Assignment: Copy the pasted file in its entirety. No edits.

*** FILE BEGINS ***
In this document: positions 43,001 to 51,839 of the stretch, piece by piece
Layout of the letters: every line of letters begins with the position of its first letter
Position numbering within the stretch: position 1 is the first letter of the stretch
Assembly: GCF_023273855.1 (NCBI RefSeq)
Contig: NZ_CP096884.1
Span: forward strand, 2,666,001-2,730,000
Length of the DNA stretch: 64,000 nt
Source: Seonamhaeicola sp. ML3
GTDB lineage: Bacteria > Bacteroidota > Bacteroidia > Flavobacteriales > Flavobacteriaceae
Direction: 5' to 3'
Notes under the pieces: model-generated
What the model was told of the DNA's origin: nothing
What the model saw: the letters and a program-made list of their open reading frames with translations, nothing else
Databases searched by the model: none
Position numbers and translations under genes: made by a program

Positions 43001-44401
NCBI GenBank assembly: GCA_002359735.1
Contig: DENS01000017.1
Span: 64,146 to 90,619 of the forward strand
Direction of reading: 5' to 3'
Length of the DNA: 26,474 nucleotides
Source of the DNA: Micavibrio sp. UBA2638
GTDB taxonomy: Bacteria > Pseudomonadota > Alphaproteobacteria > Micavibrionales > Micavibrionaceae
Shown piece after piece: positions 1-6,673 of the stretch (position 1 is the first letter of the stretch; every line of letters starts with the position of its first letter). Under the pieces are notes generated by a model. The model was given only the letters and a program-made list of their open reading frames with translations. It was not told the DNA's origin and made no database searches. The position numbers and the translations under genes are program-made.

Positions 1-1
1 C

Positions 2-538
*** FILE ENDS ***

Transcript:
In this document: positions 43,001 to 51,839 of the stretch, piece by piece
Layout of the letters: every line of letters begins with the position of its first letter
Position numbering within the stretch: position 1 is the first letter of the stretch
Assembly: GCF_023273855.1 (NCBI RefSeq)
Contig: NZ_CP096884.1
Span: forward strand, 2,666,001-2,730,000
Length of the DNA stretch: 64,000 nt
Source: Seonamhaeicola sp. ML3
GTDB lineage: Bacteria > Bacteroidota > Bacteroidia > Flavobacteriales > Flavobacteriaceae
Direction: 5' to 3'
Notes under the pieces: model-generated
What the model was told of the DNA's origin: nothing
What the model saw: the letters and a program-made list of their open reading frames with translations, nothing else
Databases searched by the model: none
Position numbers and translations under genes: made by a program

Positions 43001-44401
NCBI GenBank assembly: GCA_002359735.1
Contig: DENS01000017.1
Span: 64,146 to 90,619 of the forward strand
Direction of reading: 5' to 3'
Length of the DNA: 26,474 nucleotides
Source of the DNA: Micavibrio sp. UBA2638
GTDB taxonomy: Bacteria > Pseudomonadota > Alphaproteobacteria > Micavibrionales > Micavibrionaceae
Shown piece after piece: positions 1-6,673 of the stretch (position 1 is the first letter of the stretch; every line of letters starts with the position of its first letter). Under the pieces are notes generated by a model. The model was given only the letters and a program-made list of their open reading frames with translations. It was not told the DNA's origin and made no database searches. The position numbers and the translations under genes are program-made.

Positions 1-1
1 C

Positions 2-538